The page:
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Originally Posted on: Oct/05/2004 19:53
 
Mastering Runny Glazes
Many of us have recipes for glazes that we adore, but which run and ruin kiln shelving if we are not very careful. One solution to this problem has always been to wax a large foot onto the piece, giving the glaze a chance to move safely. This leaves a lot of unglazed clay at the bottom of the ware. Another solution, which takes more time but produces a more subtle effect, is to dip the bisqueware into clean water before glazing. Try this:

Wax a normal sized foot onto the piece. Then dip the bisqued piece up to the half-way mark in clean water and quickly remove. Wait 5 minutes. Now dip the piece one third of the way up into the water and remove. Wait 5 minutes again, and lastly dip the piece one quarter of the way up into the water and remove. Wait 15–20 minutes and glaze as usual. (You may have to experiment with the amount of time you let the piece dry, due to changes in humidity).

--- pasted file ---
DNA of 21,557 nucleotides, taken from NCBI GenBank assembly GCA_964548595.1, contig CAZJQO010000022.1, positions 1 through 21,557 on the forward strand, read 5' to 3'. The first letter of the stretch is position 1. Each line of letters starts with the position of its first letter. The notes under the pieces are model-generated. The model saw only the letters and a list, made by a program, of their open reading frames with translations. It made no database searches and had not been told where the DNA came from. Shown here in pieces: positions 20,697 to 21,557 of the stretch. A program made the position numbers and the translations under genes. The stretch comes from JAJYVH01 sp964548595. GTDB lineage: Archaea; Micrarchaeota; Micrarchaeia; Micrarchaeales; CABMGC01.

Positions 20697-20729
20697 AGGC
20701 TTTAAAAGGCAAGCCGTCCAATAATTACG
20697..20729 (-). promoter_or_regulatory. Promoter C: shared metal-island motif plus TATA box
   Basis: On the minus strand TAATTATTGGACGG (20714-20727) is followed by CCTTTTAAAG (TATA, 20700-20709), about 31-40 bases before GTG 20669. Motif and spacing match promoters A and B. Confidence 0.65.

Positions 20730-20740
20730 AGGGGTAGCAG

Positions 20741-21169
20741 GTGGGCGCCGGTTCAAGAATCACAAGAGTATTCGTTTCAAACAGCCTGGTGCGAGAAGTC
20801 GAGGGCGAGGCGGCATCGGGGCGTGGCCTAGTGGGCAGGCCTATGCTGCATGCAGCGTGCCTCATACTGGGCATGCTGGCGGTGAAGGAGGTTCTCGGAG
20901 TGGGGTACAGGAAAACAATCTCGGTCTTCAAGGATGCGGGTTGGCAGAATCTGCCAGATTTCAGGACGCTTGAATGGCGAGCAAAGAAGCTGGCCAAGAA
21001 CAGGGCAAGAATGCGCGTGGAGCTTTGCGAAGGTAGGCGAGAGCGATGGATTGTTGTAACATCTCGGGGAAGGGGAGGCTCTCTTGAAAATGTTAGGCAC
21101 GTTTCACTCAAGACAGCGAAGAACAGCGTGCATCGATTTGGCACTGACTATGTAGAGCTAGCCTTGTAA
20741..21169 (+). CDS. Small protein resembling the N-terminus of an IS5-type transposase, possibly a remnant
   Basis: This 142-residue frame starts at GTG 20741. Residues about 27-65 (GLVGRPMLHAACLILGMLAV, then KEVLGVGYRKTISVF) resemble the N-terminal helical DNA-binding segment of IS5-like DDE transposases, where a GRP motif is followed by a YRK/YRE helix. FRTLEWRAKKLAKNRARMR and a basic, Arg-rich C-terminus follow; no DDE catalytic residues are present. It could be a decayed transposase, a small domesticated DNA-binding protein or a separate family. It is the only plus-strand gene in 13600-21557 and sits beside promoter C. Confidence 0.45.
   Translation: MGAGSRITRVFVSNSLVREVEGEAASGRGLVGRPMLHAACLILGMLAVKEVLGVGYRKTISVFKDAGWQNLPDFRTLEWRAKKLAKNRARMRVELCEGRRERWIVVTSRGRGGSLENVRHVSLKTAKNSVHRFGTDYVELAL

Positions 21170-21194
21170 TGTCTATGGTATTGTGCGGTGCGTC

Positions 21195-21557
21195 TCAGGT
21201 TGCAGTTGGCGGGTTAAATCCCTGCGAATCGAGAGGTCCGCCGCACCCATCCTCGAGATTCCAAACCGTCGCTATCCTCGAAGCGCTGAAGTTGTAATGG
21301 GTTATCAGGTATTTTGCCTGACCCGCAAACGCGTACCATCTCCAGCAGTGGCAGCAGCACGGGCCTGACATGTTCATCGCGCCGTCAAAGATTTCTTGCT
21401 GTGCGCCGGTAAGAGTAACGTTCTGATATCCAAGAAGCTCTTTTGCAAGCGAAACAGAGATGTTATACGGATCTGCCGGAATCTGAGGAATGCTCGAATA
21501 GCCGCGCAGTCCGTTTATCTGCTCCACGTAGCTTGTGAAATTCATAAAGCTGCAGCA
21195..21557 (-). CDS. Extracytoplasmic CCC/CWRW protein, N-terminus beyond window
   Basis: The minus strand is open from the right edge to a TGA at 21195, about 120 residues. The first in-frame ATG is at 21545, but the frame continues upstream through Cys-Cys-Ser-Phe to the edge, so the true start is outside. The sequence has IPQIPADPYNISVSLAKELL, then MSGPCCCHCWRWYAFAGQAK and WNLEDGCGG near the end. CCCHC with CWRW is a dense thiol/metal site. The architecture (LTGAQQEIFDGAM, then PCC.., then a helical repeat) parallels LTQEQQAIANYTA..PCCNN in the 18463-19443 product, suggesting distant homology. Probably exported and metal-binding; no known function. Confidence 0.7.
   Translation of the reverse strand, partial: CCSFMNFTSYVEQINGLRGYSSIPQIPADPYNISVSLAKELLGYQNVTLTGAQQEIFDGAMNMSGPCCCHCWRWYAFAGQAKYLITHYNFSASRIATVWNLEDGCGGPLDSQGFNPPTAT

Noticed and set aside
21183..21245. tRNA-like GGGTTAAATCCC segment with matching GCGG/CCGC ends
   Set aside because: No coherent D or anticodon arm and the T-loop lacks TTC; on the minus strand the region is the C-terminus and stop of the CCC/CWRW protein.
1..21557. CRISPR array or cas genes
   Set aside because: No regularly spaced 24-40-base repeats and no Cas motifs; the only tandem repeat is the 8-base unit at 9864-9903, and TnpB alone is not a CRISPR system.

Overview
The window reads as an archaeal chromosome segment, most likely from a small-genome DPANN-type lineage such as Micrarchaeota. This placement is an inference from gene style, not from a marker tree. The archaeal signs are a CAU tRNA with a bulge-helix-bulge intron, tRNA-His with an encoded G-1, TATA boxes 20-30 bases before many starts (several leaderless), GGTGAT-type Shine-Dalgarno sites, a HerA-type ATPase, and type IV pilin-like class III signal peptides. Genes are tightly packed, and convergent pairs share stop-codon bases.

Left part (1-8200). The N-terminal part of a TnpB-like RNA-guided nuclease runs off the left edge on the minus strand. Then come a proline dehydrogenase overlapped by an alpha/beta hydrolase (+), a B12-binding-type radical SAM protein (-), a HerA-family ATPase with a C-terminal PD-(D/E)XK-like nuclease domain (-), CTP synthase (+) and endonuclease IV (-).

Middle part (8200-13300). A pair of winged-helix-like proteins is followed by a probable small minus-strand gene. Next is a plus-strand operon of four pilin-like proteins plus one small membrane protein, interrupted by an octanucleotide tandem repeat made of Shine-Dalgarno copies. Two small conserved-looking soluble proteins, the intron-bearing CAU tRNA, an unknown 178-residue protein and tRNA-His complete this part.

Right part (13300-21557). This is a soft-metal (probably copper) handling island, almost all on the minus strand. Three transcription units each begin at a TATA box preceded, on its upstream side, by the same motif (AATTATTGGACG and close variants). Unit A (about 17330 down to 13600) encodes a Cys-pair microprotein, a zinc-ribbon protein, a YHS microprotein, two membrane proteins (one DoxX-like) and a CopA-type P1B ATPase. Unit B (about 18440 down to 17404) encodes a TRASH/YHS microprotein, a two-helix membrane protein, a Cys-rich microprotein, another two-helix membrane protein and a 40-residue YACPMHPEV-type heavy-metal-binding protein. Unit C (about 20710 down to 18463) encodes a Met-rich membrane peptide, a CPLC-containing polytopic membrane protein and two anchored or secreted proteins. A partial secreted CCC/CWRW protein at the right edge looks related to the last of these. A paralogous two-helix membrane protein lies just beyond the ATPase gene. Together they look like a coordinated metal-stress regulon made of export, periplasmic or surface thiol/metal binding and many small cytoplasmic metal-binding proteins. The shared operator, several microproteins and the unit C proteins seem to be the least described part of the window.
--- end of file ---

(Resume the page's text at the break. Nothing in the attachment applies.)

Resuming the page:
The portions of the bisque that have been soaked in water will absorb less of the glaze, gradually thinning it out towards the bottom of the piece, giving control and an unbroken effect.

WARNING: experiment w/ this technique on test pieces, and use tiles to protect your shelves until you get the hang of it. With a little practice, you will be a pro at controlling your unruly but gorgeous glazes.

Submitted by Susan Komanetsky
 
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A flat tile of bisque ware placed under your piece can save a kiln shelf from a runny glaze gone wrong.

I keep a stack of simple flat bisqued tiles. If I am trying a new glaze, I find one about two inches wider than the base of my piece. The unglazed surfaces normally don't stick together, so if the glaze works, the piece is not harmed. But if the glaze runs, the tile is a life saver (well, shelf saver, anyway.)

- Dawn
 
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I tried Susan's technique last quarter. Worked wonders! My pots are a bit thick - actually really thick - so too much glaze attaches to my pot and it runs. I had to let it dry about twice as long as Susan rec'd, but I think that is because of the fat walls. Thank you for the great idea!!!!!
 
new2clay
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